What are the attributes to consider when selecting a camera and its performance?

We first need to start with some of the basic attributes of the camera such resolution, frame rate, color vs monochrome and interface.  From there, depending on the application, we may look at more advanced attributes such as dynamic range, sensitivity, dark noise and signal to noise ratios.

The basic attributes are easy to understand, but the advanced attributes can be confusing and the data is not easily accessible.  The more advanced information can be found on EMVA 1288 reports from the camera manufacturers when available.  This is a standard which helps provide an apples to apples comparison on key camera sensor attributes.

Allied Vision has done a great job to help understand the attributes by defining the terms and putting them in a graphical format as seen below.  

The following is a graphic to help understand the
terminology along with the definitions  (Courtesy of Allied Vision!)

Definitions are as follows: 

  • Absolute Sensitivity Threshold:  The smallest detectable amount of light.  Expressed in number of electrons.  The point where signal equals temporal dark noise.  This is important to understanding low light performance!
  • Photon Shot Noise:  Signal noise equal to the square root of the incoming photons.  Due to the randomly distributed particle nature of light.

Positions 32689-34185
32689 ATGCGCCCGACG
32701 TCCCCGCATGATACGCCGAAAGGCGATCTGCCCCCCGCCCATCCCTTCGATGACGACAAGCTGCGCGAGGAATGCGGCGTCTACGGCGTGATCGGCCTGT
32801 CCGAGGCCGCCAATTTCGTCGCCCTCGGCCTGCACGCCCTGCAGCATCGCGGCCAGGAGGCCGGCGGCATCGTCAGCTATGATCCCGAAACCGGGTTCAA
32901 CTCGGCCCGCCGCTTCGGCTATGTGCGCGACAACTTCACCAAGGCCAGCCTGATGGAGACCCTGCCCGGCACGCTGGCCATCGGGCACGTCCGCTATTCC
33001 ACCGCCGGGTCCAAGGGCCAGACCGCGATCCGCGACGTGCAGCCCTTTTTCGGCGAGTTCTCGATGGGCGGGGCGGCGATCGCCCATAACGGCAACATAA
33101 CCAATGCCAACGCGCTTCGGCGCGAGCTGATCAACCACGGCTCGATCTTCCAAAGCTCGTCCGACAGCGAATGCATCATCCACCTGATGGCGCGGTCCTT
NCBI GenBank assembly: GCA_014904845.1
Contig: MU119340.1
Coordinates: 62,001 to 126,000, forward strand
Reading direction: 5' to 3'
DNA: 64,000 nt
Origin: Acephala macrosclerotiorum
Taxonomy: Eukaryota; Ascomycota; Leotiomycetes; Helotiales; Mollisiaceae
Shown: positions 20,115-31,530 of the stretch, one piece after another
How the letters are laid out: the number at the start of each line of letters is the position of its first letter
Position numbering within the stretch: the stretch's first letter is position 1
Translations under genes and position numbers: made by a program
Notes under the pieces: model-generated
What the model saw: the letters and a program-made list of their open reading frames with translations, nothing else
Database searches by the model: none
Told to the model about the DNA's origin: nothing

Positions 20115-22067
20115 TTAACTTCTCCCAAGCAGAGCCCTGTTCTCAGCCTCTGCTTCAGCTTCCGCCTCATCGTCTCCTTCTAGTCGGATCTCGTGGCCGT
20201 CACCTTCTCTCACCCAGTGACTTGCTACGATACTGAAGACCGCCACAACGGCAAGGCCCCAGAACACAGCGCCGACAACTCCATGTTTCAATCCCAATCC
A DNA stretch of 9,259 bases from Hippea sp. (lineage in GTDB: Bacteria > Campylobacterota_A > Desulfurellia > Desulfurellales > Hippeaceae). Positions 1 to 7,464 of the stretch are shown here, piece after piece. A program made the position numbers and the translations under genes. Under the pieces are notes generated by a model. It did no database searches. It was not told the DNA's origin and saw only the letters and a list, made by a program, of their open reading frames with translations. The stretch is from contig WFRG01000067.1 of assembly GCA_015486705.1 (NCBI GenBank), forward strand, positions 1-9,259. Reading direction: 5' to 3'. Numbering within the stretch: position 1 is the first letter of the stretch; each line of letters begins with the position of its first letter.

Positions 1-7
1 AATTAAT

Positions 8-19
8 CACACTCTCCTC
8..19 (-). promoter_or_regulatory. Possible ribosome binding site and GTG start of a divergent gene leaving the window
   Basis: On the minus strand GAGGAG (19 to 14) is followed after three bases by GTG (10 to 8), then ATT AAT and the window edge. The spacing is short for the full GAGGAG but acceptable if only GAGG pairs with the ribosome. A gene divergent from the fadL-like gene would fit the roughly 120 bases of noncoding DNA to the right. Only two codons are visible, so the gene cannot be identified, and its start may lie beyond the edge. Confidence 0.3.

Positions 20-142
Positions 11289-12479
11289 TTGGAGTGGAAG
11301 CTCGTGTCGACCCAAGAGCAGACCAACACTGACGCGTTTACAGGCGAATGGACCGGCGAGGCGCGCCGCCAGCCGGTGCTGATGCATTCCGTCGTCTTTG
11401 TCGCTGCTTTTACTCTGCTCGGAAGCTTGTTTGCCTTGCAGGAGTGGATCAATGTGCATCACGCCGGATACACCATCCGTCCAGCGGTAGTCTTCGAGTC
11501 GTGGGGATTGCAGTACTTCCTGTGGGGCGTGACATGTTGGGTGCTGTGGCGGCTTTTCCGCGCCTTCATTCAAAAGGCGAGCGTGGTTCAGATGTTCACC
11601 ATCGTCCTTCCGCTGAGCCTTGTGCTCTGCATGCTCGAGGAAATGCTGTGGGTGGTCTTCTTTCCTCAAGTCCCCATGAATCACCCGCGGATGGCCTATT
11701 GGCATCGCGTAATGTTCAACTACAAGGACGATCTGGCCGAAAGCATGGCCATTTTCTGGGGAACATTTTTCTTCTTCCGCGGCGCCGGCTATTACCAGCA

• Temporal Dark Noise:  Noise when no light is hitting the sensor, also known as read noise.  Due to electric dark current, quantization noise, and other noise sources depending on the specific construction of the sensor and the camera electronics.  
  • Saturation Capacity:  The maximum number of electrons each pixel can hold before reaching non-linear response. 
  • Dynamic Range:  Ratio of maximum signal (saturation capacity) to the minimum signal (temporal dark noise)
  • Signal to Noise at Saturation:  Ratio of the maximum signal (saturation capacity) to noise (photon shot noise).  At saturation, temporal dark noise is insignificant compared to photon shot noise and can be ignored.  

The EMVA 1288 information is available for most cameras upon request.  Contact us to discuss and obtain this information.   

Need help on some of the basics in your camera selection?  We have many helpful blog ports ranging from Calculating camera resolutions to understanding interfaces.  

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